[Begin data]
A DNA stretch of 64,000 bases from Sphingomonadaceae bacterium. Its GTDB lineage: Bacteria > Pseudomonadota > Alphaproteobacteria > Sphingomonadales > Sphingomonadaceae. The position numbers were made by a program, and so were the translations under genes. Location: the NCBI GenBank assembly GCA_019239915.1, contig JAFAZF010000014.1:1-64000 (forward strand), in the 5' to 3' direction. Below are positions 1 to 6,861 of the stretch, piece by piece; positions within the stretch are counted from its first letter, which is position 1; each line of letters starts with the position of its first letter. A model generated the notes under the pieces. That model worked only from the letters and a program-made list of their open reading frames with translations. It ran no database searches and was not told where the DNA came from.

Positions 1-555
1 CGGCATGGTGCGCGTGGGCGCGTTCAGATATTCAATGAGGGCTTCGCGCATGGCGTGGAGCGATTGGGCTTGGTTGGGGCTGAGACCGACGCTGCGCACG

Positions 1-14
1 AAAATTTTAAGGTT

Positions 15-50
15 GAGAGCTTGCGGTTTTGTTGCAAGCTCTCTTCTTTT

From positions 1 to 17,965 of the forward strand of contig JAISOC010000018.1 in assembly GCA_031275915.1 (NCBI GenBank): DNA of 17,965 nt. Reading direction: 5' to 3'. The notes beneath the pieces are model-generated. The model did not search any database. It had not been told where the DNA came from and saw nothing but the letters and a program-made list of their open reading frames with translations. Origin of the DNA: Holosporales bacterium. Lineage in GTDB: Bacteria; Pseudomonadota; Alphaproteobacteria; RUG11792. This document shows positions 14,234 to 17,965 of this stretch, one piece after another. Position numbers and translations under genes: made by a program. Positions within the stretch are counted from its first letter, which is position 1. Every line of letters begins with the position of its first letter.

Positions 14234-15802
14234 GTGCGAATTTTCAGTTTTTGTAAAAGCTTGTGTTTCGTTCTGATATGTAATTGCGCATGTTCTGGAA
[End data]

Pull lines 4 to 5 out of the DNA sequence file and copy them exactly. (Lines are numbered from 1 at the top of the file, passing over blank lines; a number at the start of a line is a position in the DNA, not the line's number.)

Positions 1-14
1 AAAATTTTAAGGTT